City moves forward with recreational projects

City moves forward with recreational projects

It's a step forward in several city recreational projects.
The city agreed to fund the construction of a wellness pool at Westgate Park, which will be built between the James W. Grant Recreation Center and Waterworld.
The city agreed to fund the construction of a wellness pool at Westgate Park, which will be built between the James W. Grant Recreation Center and Waterworld.
It's a step forward in several city recreational projects.

Today the Dothan City Commission approved funding for a park and two new pools.

Projects totaling more than sixteen million dollars and include six baseball fields and softball fields for James Oates Park, a recreational pool at the Andrew Belle Community Center and new wellness pool at Westgate Park.

"I'm excited we moved forward. These are three worthwhile projects, from the senior citizens, the wellness pool, to Andrew Belle,” said mayor Mike Schmitz.  “It affects 1,300 children.  I think that's going to be awesome.”

City officials expect contractor bids on the projects by the end of this fall.  They say construction could begin on the projects between January and February, and could take up to three years to complete them.

City commissioners also voted today to accept funding toward the recreational projects.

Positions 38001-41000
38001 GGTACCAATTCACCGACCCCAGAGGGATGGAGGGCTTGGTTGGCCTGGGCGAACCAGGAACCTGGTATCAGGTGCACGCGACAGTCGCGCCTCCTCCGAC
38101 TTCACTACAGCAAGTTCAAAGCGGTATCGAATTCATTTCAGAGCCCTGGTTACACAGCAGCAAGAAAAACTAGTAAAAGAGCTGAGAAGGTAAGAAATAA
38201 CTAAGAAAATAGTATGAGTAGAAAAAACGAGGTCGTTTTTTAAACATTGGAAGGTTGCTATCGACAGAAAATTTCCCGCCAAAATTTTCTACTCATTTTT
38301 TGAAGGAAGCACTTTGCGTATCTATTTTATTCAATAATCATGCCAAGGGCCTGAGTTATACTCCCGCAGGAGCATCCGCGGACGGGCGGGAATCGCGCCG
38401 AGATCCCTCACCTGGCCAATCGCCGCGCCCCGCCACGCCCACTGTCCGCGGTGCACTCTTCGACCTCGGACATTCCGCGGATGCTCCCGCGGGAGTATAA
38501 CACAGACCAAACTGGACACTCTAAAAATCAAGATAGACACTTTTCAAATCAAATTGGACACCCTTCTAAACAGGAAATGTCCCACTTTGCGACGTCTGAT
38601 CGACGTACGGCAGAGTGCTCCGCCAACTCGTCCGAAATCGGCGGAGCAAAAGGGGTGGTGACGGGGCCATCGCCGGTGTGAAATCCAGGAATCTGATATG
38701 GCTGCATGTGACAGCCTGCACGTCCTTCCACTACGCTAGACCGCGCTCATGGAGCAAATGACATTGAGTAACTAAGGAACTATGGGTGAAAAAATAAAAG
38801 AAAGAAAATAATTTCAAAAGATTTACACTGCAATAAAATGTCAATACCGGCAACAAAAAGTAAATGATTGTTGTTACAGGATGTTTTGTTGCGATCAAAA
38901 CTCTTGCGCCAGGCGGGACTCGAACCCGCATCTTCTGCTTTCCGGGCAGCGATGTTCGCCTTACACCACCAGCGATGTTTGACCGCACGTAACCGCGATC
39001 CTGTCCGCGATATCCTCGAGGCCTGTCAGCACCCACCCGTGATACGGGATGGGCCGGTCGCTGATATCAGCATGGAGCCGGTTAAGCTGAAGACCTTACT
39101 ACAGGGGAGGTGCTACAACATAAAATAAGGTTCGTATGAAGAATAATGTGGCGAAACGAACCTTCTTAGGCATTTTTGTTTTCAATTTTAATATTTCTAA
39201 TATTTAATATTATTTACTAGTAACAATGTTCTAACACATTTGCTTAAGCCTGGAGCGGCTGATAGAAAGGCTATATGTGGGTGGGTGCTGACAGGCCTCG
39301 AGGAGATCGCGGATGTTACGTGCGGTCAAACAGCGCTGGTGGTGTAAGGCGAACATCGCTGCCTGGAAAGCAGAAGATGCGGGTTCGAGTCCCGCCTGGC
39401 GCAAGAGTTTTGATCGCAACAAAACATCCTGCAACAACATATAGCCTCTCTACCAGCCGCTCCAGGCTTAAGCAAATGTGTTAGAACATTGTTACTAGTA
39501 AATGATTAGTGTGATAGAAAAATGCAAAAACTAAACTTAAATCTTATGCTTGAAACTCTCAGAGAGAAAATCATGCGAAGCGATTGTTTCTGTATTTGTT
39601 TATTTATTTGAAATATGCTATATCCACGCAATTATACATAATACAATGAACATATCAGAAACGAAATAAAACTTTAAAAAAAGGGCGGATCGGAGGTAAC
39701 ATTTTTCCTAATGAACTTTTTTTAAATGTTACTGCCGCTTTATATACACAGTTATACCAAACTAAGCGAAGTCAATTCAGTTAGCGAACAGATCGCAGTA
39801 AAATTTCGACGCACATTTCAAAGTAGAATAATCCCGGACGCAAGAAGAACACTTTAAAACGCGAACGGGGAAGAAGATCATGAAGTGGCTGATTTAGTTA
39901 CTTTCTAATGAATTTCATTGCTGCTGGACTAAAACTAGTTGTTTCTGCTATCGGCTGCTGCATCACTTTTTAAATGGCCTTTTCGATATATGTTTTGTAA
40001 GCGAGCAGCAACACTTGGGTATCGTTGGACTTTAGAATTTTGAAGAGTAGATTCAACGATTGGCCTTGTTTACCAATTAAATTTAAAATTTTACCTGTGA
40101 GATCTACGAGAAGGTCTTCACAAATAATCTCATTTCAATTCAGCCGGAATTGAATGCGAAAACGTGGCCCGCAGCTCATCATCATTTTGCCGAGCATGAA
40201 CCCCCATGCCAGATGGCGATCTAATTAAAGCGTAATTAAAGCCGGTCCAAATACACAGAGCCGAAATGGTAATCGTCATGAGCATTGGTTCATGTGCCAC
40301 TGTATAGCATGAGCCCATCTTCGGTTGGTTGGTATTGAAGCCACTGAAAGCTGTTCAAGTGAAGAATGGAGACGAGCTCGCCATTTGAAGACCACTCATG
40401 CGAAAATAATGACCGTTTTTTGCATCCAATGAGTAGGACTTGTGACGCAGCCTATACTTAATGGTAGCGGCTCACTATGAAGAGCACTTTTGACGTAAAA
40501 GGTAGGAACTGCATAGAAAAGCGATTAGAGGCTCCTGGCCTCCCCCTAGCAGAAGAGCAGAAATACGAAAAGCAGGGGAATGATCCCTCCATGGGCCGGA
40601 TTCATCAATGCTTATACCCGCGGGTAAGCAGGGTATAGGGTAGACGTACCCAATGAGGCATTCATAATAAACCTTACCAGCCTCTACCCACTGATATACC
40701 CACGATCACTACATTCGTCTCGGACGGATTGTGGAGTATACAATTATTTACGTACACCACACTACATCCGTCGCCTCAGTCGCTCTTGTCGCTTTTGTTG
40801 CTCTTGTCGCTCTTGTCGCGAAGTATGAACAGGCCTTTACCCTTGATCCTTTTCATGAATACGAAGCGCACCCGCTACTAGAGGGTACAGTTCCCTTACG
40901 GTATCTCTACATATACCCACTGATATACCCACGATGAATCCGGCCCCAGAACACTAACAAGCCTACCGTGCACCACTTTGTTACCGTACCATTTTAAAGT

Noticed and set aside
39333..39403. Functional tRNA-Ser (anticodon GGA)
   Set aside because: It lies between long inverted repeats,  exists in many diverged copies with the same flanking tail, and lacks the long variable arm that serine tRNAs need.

The Dothan Area Convention and Visitors Bureau is giving two million dollars toward the construction of James Oates Park, and the Wiregrass Foundation will contribute $500,000.00 toward the construction of the Andrew Belle pool.

Community leaders say it's a worthwhile investment to boost local tourism.

"Tourism employs over 2,600 people in Houston County, so it is a major economic industry,” said Bob Hendrix with the Dothan CVB.  “And it also is economic development, big time.  So this is great for the city, and it also enhances the quality of life for the citizens of Dothan at the same time.  So it's a win-win for everybody."

The city is footing most of the bill for the projects, but city officials say funds are available to cover the balance.

They also say, with help from these local organizations, they expect no outstanding debt left over for the tax payers.
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